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A new theory or a new study on COVID-19 every now and then has made the pandemic more overwhelming. But that is what a new virus needs. One theory is becoming more relevant as infections close a sixth month. Coronavirus is being strongly linked to poor air quality and there is ample evidence to prove that this correlation holds ground.

Experts and researcher are finding strong connection between Mumbai’s and Delhi’s COVID cases and poor air quality in these cities. Believing these initial findings, this should easily be extrapolated to Karachi’s and Lahore’s high COVID-19 tally. Studies and research are already underway as a recent World Bank blog raises concerns for South Asia – the latest hotspots for coronavirus that are also long time hotspots for worst air pollution.

This sounds alarm bells for South Asian countries such as Pakistan, India and Bangladesh that might be in for prolonged trouble, because even though skies might have been bluer and air cleaner in the past few months because of lockdowns and slower industrial activity as well as mobility, these countries have sustained staggeringly poor air quality for years, which could be a breeding ground for worst COVID experience. Why? Because air pollution has already compromised the immunity of the general population, which makes them more susceptible to the virus. Many already exhibit co-morbidities caused by extreme exposure to air pollutants PM 2.5, nitrogen dioxide, and sulphur dioxide.

These qualms echo some key research findings earlier in April 2020. According to research led by Xiao Wu and Rachel Nethery at the Harvard University’s T.H. Chan School of Public Health, an increase in PM2.5 particulate matter of just 1 microgram per cubic metre corresponded to a 15 percent increase in Covid-19 deaths. Preliminary researches have also shown mortality rate to be higher in the most polluted regions e.g. northern Italy and New York. What’s more, various researches - though preliminary - suggest that air pollution may also help in the transmission of the virus.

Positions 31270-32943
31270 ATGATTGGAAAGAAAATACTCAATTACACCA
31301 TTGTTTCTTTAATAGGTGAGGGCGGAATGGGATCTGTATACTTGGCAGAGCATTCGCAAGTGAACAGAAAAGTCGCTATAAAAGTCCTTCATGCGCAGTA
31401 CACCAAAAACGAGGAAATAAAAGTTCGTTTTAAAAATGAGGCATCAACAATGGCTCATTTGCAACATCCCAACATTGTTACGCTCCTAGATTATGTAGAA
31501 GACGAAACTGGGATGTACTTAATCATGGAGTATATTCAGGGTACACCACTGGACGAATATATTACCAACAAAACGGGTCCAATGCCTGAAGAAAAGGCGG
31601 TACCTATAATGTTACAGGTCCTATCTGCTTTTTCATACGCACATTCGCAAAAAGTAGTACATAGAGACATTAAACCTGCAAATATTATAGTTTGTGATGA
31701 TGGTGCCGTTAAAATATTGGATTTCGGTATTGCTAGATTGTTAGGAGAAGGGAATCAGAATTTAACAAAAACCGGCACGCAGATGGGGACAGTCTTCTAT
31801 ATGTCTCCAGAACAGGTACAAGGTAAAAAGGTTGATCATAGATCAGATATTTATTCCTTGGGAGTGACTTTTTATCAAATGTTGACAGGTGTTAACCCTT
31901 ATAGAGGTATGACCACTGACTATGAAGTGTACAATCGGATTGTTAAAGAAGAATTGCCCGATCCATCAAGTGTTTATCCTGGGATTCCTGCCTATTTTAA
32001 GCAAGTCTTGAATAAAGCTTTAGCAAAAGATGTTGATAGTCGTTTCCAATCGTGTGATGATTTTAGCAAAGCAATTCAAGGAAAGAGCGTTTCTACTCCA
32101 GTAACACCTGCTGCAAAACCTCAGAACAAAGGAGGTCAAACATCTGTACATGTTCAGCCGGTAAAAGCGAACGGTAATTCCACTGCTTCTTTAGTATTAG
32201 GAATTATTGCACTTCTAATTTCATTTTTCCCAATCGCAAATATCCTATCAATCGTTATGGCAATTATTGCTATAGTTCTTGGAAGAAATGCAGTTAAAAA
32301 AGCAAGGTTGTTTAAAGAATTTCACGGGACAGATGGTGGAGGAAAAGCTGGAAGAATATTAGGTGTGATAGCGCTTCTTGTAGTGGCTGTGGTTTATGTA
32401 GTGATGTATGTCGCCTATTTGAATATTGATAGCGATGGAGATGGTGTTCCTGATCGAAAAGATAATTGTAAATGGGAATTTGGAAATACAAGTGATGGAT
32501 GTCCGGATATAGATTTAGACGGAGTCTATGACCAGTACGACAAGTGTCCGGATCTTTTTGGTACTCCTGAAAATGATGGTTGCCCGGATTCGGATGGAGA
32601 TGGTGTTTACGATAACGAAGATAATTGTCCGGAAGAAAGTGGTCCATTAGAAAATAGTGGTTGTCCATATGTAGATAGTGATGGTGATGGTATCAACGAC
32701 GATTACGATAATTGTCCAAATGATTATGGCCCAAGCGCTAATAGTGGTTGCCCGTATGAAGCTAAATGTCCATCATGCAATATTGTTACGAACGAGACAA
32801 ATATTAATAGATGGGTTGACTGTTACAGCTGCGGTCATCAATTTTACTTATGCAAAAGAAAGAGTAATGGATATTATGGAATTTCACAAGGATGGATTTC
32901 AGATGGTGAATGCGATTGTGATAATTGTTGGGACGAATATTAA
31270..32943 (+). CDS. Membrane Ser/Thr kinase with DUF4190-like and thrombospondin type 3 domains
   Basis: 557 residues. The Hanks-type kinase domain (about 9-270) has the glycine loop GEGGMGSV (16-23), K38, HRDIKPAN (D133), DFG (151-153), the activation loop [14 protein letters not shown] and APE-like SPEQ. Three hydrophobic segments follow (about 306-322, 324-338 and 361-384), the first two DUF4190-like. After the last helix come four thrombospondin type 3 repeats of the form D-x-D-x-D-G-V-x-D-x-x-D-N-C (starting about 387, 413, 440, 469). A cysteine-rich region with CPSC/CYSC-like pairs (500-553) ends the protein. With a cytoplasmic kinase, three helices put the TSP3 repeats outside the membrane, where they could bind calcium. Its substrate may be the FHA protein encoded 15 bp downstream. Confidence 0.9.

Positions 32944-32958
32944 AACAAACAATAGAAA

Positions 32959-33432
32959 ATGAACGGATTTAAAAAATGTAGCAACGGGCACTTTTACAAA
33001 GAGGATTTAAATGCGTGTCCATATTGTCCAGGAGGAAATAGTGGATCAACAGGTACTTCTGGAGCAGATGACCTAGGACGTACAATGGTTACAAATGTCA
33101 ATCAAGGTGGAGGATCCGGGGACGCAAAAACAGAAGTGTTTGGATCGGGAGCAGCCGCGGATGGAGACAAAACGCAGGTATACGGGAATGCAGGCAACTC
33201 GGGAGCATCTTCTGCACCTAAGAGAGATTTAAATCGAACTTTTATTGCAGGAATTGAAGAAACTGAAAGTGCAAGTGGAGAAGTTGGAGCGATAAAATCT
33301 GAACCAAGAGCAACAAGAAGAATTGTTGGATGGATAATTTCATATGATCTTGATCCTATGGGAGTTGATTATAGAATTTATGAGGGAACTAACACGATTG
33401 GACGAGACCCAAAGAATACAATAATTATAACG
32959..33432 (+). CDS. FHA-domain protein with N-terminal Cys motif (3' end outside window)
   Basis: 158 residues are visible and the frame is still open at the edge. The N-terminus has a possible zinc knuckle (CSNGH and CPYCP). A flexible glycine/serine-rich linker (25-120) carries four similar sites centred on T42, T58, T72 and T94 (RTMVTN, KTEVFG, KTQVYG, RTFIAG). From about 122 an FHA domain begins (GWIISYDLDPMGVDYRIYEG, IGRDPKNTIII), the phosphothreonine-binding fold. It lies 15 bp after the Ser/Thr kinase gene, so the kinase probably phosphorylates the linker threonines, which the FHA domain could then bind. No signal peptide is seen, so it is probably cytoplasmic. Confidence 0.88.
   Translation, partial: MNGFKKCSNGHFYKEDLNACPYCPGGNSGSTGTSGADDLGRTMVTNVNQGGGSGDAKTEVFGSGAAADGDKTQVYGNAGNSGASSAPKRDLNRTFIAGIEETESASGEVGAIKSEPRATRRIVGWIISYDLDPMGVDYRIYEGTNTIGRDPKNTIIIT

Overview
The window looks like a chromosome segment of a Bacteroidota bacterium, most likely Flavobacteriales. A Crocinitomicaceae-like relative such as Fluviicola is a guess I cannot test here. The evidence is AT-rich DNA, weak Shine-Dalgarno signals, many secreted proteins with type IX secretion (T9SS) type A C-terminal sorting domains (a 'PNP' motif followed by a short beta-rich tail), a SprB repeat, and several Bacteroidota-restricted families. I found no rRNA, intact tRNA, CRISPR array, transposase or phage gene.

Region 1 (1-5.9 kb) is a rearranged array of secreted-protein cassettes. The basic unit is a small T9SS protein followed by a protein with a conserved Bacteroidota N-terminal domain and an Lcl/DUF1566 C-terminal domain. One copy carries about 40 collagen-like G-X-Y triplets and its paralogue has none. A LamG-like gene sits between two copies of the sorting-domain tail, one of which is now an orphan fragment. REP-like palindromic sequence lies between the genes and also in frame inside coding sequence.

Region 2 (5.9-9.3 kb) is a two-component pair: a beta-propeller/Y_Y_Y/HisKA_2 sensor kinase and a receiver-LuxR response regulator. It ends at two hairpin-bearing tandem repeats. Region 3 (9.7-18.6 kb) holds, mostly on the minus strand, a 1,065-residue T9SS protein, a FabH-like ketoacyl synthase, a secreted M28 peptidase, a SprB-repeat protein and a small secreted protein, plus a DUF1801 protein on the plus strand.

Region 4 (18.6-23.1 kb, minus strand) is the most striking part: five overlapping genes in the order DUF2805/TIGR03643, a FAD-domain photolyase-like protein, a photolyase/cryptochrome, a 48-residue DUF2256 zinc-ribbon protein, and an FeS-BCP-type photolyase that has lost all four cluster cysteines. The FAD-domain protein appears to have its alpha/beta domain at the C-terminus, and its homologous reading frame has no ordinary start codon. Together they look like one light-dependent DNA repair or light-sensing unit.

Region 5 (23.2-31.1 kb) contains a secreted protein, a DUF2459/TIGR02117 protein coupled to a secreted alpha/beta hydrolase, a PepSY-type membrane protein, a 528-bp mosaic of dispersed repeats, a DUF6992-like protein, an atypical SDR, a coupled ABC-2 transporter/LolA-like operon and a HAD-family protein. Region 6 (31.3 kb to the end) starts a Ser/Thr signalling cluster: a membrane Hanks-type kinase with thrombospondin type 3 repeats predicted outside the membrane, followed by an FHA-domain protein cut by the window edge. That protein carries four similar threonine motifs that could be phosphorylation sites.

Three South Asia countries - Pakistan, India and Bangladesh - are home to 23 percent of the world population, representing 8.3 percent of the total reported COVID-19 cases and 4.2 percent for the total deaths from the virus as of June 25, 2020. Cities such as Mumbai, Delhi, Karachi, Lahore, Dhaka are not only densely populated urban centers but also have high number of COVID cases and air quality that exceeds thresholds through most of the year. That’s a deadly combo. If these theories and estimates are correct, a second or third wave of the virus could be expected in early winters, which could be more lethal when air pollution reaches astounding levels.